Elements of Process Safety Management. Warning Flags (Part 2)
Unrealistic Stretch Goals
In the late 1990s a processing plant in the southern United States suffered a severe explosion. Although no one died, some workers were seriously injured, and the economic loss was calamitous. Following the disaster the plant manager wrote an unpublished paper called Warning Flags over Your Organization. In this paper, which he presented to his management team, he attempted to explain how this facility, whose normal safety metrics (such as lost-time accidents and recordables) were quite good, could have reached a point where it quite literally blew up. The subtitle of the paper was ‘How Lucky Are You Feeling Today?’ The author recognized that most facility managers elect to take risks, and, that most of the time, there are no serious consequences resulting from such decisions. Moreover, their tenure in their current job is likely to be relatively short, so they can hope to run out the clock — any problems can be addressed by the next manager. However, in the case of this manager the good luck ran out on his watch. His paper spoke to those issues that ‘everyone knows about, but that no one is willing to address’.
The manager started his paper by noting that virtually all process facilities in the United States fly three flags at the front gate: the flag of the United States, the flag of the State in which the facility is located, and the company flag. He suggested that if a facility has crossed a safety threshold then a fourth flag — analogous to a storm warning flag — should be flown. Of course, the idea of flying a warning flag in this manner was suggested tongue-in-cheek, but the idea of recognizing that an unsafe zone has been entered and that a storm threatens is a vital component of any company’s culture.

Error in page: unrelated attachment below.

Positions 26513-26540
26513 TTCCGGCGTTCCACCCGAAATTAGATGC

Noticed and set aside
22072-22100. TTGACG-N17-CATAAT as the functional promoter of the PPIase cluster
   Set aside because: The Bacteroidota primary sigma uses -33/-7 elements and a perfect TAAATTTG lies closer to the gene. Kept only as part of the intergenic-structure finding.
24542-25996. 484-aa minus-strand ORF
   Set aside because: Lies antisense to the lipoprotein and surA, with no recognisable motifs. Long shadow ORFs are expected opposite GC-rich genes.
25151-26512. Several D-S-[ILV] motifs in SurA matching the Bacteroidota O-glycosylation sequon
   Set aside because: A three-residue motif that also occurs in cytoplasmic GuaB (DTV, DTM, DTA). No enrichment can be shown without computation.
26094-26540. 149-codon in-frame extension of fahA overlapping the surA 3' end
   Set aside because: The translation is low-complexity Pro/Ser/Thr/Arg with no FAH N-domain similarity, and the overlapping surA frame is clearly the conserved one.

The basic idea behind warning flag concept is that, as an organization is stretched further and further sudden and catastrophic failure is more likely to occur. An analogy is with a rubber band, which, as it is stretched further and further, will eventually reach a point where it suddenly snaps; it fails not gradually, but suddenly and totally. In other words, health, safety and environmental problems do not necessarily provide early indications of potentially serious problems; the first signs of trouble could be a sudden and massive failure.
The following six indicators or warning flags can help management determine if they have crossed a safety threshold.
Unrealistic stretch goals;
Excessive cost reduction;
Belief that “It Cannot Happen Here”;
Over-confidence based on rule compliance;
Departmentalized information flow; and
Ineffective audit processes.
In this post we consider the first of these topics: Unrealistic Stretch Goals.
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